LONDON (AP) — British officials on Sunday defended the deployment of Prince William to the Falkland Islands, after Argentina reportedly condemned the move as a provocative act.
The Defense Ministry announced this week that the 29-year-old prince, a Royal Air Force search and rescue pilot, will be posted to the British outpost for six weeks next year.
The deployment — which will come shortly before the 30th anniversary of Argentina's defeat in the Falklands War — appeared to anger some Argentines. An Argentine official, Sebastian Brugo Marco, told the paper La Nacion the move was a "provocative act."
But Britain's chief of armed forces David Richards insisted Sunday that it "wasn't and isn't designed to be" that way.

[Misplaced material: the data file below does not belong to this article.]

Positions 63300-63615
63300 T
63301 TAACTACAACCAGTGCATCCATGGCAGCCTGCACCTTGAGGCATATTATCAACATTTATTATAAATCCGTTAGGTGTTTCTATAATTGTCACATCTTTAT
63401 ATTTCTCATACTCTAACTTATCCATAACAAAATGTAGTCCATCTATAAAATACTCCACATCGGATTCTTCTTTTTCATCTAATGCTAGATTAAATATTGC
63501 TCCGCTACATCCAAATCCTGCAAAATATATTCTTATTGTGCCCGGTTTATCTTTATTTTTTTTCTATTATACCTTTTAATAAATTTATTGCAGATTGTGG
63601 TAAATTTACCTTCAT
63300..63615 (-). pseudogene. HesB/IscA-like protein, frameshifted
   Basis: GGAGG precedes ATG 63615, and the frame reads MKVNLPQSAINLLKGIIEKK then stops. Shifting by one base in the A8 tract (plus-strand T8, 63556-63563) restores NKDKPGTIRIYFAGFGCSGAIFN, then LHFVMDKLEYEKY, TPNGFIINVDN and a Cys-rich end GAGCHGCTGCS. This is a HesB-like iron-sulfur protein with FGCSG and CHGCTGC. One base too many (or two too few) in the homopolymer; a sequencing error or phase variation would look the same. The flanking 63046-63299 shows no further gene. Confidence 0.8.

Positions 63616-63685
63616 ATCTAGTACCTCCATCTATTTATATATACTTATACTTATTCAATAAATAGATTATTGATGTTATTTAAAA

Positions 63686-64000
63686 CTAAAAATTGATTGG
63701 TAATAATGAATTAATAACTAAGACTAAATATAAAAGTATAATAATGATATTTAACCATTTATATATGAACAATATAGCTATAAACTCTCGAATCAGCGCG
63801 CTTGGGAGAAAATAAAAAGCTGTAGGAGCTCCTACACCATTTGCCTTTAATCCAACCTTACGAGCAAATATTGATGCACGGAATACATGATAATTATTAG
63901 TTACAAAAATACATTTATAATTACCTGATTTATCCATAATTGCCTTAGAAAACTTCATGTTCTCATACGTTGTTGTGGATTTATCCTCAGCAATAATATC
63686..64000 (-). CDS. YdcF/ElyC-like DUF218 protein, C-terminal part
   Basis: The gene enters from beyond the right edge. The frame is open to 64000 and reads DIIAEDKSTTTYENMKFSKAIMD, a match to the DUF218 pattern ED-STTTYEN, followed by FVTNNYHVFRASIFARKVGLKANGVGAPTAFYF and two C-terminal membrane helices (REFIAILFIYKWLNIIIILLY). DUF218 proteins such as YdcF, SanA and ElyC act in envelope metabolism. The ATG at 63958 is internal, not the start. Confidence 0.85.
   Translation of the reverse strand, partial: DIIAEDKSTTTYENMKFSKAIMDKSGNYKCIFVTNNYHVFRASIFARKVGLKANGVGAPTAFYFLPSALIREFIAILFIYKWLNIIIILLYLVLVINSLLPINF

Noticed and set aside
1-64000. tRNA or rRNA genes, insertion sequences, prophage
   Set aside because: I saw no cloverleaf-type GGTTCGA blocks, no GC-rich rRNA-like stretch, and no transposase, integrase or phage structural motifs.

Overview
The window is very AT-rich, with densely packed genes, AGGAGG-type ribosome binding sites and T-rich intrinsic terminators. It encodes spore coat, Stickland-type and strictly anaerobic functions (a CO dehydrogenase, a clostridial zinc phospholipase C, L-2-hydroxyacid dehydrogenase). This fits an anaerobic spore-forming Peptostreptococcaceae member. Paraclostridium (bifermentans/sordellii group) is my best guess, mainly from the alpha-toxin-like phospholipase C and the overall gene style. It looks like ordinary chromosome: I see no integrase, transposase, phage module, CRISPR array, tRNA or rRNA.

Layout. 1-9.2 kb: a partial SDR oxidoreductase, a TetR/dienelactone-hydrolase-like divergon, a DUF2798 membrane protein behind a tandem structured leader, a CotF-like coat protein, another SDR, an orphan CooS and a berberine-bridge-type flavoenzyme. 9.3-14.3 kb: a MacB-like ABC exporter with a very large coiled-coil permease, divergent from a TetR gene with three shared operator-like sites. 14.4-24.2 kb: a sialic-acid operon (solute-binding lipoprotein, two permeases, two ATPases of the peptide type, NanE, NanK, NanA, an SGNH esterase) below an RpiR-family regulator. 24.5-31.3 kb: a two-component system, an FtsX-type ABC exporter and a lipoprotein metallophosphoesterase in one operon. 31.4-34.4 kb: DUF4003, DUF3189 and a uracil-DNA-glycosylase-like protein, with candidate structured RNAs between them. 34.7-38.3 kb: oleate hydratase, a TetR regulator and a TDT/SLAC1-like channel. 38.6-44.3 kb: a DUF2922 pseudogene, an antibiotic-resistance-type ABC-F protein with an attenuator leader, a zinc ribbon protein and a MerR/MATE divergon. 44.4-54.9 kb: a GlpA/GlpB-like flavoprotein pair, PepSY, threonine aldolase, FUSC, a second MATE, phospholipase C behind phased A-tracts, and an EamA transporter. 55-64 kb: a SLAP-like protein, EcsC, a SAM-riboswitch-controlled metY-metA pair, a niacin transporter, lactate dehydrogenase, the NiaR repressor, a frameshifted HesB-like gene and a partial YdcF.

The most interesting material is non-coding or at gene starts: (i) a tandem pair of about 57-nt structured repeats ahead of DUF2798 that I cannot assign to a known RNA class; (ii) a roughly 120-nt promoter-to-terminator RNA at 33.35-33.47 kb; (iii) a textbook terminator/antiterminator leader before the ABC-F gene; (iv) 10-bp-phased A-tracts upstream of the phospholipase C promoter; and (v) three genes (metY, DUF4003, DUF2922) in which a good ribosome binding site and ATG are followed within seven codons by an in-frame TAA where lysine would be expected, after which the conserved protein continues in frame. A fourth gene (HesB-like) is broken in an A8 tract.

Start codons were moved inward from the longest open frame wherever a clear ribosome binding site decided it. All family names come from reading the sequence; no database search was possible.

"Prince William, along with his brother Prince Harry, is a regular member of the armed forces and they do their stint in the roster that comes all our ways," Richards told Sky News.
Britain has ruled the Falklands, which lie 290 miles (460 kilometers) east of Argentina's coast, for more than 180 years, but Argentina claims sovereignty over the islands, which it calls Las Malvinas. The two countries fought a brief war over the islands in 1982.
Britain still maintains about 1,000 troops in the territory, which is home to about 3,000 people.
Officials said William's posting is a normal part of his training and that he would not undertake any ceremonial royal duties during the deployment. His wife Kate, Duchess of Cambridge, will remain in Britain.
William, the second in line to the throne, will begin the deployment in February. His uncle, Prince Andrew, served in the Falklands conflict as a Sea King helicopter pilot.